The Buckeyes lost to a gutty, hard-working Wichita State team tonight. It’s a tough loss to take.
It’s tough because the Buckeyes looked lost in the first half of this game. They settled for three-pointers, couldn’t throw the ball in the ocean, and played listlessly as Wichita State went out to a big lead. The lead got even bigger in the second half, as the Shockers built a 20-point lead. 20 points! But this loss also is tough because Ohio State didn’t quit and kept coming back. It made me proud, but it also made me wonder how the game might have gone if Ohio State had played with that kind of effort for the full 40-minute game.
It’s tough to end the season on the cusp of the Final Four, losing to a lower-seeded team. It’s tough because I’ve enjoyed watching this team this year, and I hope their journey would last just a little longer, and I could watch Deshaun Thomas, and Aaron Craft, and LaQuinton Ross, and the other Buckeyes who wouldn’t throw in the towel during the season or during this game.
All credit to the Wichita State Shockers for playing a fine game . . . but this loss is tough to take.
Residents of central Ohio were astonished today when our accustomed cloud cover vanished and a large, flaming orb unexpectedly appeared in the sky.
The object is so bright that it is creating sharp, dark outlines of objects, like tree limbs, mailboxes, and even people, on the ground. It is so dazzling that mortal man cannot look at it directly without being blinded. If you wish to walk around in the brilliance, you must shield your eyes to avoid being stupefied.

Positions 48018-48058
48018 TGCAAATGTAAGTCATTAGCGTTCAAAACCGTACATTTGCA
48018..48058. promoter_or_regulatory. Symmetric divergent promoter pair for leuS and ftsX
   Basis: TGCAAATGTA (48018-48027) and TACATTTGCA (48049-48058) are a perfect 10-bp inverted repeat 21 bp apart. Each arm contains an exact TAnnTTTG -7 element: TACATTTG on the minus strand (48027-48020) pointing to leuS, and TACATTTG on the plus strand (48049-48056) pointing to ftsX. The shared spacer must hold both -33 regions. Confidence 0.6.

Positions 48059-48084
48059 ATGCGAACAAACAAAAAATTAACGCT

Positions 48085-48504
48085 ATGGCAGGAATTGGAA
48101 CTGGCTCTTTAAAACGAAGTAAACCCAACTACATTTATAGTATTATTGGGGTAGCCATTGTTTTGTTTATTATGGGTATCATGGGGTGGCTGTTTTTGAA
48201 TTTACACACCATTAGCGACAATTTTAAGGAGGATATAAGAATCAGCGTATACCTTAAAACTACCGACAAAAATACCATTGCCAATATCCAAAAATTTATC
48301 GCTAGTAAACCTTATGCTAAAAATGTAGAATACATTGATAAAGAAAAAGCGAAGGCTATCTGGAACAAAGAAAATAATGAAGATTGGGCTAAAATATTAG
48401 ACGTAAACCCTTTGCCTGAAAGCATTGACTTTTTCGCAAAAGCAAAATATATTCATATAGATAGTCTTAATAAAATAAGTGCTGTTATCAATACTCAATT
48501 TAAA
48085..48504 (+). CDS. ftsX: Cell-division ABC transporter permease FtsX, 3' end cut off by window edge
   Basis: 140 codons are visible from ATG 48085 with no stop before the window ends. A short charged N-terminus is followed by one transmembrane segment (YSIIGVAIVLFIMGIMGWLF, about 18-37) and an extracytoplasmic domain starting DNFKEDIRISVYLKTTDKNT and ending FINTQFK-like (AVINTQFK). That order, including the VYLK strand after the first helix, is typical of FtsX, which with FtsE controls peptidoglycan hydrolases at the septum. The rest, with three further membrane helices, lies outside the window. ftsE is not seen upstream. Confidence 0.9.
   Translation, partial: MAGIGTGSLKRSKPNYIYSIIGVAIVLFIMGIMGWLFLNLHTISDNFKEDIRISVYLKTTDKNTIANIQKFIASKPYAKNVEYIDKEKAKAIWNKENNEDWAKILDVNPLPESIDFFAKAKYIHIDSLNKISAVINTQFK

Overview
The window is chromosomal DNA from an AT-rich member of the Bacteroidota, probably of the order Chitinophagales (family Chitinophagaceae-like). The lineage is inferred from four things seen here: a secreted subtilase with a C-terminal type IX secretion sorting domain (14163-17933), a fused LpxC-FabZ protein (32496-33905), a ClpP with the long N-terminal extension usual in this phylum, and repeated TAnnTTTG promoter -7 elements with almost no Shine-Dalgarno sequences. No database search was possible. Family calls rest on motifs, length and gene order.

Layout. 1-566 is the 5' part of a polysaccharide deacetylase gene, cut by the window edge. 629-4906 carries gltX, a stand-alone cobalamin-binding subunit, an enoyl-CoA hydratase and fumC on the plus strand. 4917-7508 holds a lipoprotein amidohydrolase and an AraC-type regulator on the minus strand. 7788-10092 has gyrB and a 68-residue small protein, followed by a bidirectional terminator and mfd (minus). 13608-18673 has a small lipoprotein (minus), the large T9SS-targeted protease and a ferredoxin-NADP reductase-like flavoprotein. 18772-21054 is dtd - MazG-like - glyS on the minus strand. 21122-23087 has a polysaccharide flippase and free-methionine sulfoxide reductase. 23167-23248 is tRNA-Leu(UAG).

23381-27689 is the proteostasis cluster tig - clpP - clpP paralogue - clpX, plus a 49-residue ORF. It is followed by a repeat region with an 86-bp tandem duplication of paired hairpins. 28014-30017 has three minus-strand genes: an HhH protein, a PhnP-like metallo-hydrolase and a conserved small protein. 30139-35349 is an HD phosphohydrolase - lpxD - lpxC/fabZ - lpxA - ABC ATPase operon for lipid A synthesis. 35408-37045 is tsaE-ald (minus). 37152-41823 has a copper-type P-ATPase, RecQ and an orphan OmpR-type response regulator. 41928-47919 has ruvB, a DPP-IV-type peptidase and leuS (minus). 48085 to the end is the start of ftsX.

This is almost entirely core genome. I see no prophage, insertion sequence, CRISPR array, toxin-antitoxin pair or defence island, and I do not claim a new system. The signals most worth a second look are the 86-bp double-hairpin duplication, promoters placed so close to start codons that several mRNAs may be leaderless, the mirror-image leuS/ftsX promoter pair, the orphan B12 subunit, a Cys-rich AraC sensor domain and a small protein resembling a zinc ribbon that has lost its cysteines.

It is unclear whether the object is dangerous, but there are warning signs that it may be hazardous. It appears to radiate some kind of energy, because exposure to the object leaves the back of your neck feeling warm and tingly. It also exerts a curious attraction. People seem to want to go outside and bask in the object’s brightness. Neighbors who have long remained indoors are outside and have discarded their coats. Have the authorities been notified?
This morning I’m going to go to get my driver’s license renewed. I’ll go to a place that attempts to make the experience as tolerable as possible, but we all know that, no matter how hard the proprietor may try, the process of getting your driver’s license renewed is infused with an inevitable, intrinsic suckiness.
You’ll wait in line with a bunch of strangers. You’ll take the tests, and try to see all of the flashing dots and hear all of the sounds, and then . . . you’ll get your picture taken. And let’s face it, no one over the age of 50 looks as old, lined, and enfeebled as they do on their driver’s license or passport photo. There must be something about the automatic, slightly out of focus cameras used as such places that is geared to producing a photo that goes beyond unflattering and ventures into the realm of horror film fare, shipped out to Hollywood makeup artists who are searching for new and creative ways to depict the Living Dead.
I’ve liked this particular license, as much as you can like any scrap of plastic that tells someone in a position of authority that you are who you claim to be. It was issued on March 30, 2009, when “Mike Rankin” was Registrar of the Bureau of Motor Vehicles. It’s filled with messages purportedly detectable only under scanners and other security devices that tell people that I’m not an underaged kid trying to buy alcohol with a fake ID. It includes a hopeful but nevertheless egregious misstatement of my weight and slight exaggeration of my height and tells people I’ll donate my organs and that I need corrective lenses. It has allowed me to board countless planes, vote at every election, and make credit card purchases. It has served me well, but today I’ll get a new one.
Wish me luck.